Okay, hi, it's Tom Rolley here for Graduate Medicine.
I've just completed my day and it was a pretty good day.
We had some interesting cases, but what I wanted to talk to you about is that some of you may be approaching the final hurdle in your path to fellowship, which of course, is the OSCE.
And if you're going to pass the AKT and pass the KFP, then you might think, "Hey, this OSCE thing, it should be pretty easy."
And you'd be right, because of course it is closest to how we actually work.
Yes, it's a little bit stylized, because it's eight minute cases, or it's the two long OSCE cases, which are 19 minutes.
But, you still need to know how to perform well, and also of course, it is quite a serious investment.
I think it's up around $4,000 plus mark at this point.
It's a long day as well, so you really want to have the capacity to step in confident, and actually know that yes, your money is well invested into getting this for RACGP and you've put the time in so you pass!
Well, hello everyone.
I'll see if the signal works.
I just got home.
It's been a long day because I did a nursing home visit and also a visit to one of my patients who's had a crush fracture and is recovering in her home.
So it's like ten past six, it's date night and I'm going to take my wife out for dinner tonight .
If you're a GP and I'm going to strongly recommend you try out weekly date nights to preserve your relationship with your significant other, your wife or your husband or whoever that is in your life.
I'm finding it pretty helpful so that's the first tip for tonight.
What I wanted to cover is how exam performance can be impeded by poor preparation across clinical knowledge, critical skills and clinical reasoning.
So I was talking to a doctor yesterday and he said, "You know, Tom, I've know I've failed 2018.2."
I said, "Well, how can you know that?" And he said, "Well, the night before I hardly slept."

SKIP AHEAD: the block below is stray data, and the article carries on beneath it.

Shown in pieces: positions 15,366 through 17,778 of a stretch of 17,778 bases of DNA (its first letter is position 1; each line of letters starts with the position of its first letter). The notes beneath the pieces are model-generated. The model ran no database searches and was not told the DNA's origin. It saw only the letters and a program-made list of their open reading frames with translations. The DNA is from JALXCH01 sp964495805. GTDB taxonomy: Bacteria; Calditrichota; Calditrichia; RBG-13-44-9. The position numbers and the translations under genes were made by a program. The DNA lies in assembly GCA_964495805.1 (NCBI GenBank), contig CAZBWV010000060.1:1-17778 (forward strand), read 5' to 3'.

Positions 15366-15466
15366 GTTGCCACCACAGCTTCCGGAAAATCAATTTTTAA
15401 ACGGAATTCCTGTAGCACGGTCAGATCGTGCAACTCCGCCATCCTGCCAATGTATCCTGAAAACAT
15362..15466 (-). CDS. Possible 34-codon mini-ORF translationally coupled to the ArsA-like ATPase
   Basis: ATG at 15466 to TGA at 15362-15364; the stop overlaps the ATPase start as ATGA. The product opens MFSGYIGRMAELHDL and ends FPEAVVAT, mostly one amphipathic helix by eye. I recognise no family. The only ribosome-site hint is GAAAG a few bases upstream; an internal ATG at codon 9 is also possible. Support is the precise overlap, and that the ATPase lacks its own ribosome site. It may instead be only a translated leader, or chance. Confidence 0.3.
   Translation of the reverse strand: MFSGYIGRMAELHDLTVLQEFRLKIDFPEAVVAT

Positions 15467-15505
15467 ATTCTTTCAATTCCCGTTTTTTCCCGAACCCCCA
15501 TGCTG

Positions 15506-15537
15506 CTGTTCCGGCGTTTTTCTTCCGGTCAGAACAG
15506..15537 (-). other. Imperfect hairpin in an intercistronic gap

So I said, "Okay. What happened there?"
And as we dug a little...
Hi, its Tom Rolley for Graduate Medicine.
Just checking in with the good news.
I received an email this morning that the petition that I spoke about last week has been successful.
Now, for those who are unaware, this petition covered a rule whereby any complaints, whether founded or unfounded, would be registered on the a doctor's record.
So the petition target was 15,000.
I'm not sure exactly how they got.
Actually I do...
It's 16,640 signatories to it, and if you click the link it will say "Congratulations. Medical board reverses policy."
So this is clearly a win for common sense, and also respecting the work and the challenges we face as GPs. So, very excited.
If you did sign the petition, thank you.
It's an interesting experience of the world that we live in, that when we combine signatures or work together, we actually get results.
Alright, that's all I got for today.
Very happy that common sense has prevailed, and look forward to seeing you again...
So.. I had an interesting experience.
On Wednesday I was consulting.
The patient came in and said, "Gee, Tom. I think I've got Addison's."
Now if you're a GP or GP reg, you would realize that it's probably relatively unlikely.
So I go, "Great. I'm going to cut across to my key feature checklist," and I found no Addison's disease.
And I'm like, "Ahh, this is no good. What happened to my Addison's disease?"
So it's in production...
We haven't got it out yet.
But I then was stuck with the issue of going, "Okay, now I have to go to Murtagh's, I have to look up the web what's going on. Okay, that's right.
This is what Addison's about."
I got through it and I good reassure them "I don't think you've got Addison's."
"But what was left for me, is the initial usefulness of the key feature checklist, if it had been there, was something that really powerful... I was like, "Damn, okay I've got to keep working on these things."
Now, today I had a different experience, which...
I thought I'd jump in on another topical discussion at the moment.
Thanks to everyone who supported the AHPRA petition!
Let's talk about My Health Record.
So that's been transferred from an opt-in system in Australia to an opt-out.
So, If you don't opt-out in the next 11 weeks then you will automatically get a My Health Record created for you.
Now the word on the street is, I don't have direct evidence of this, but many GPs are not opting in for this.
They are opting out.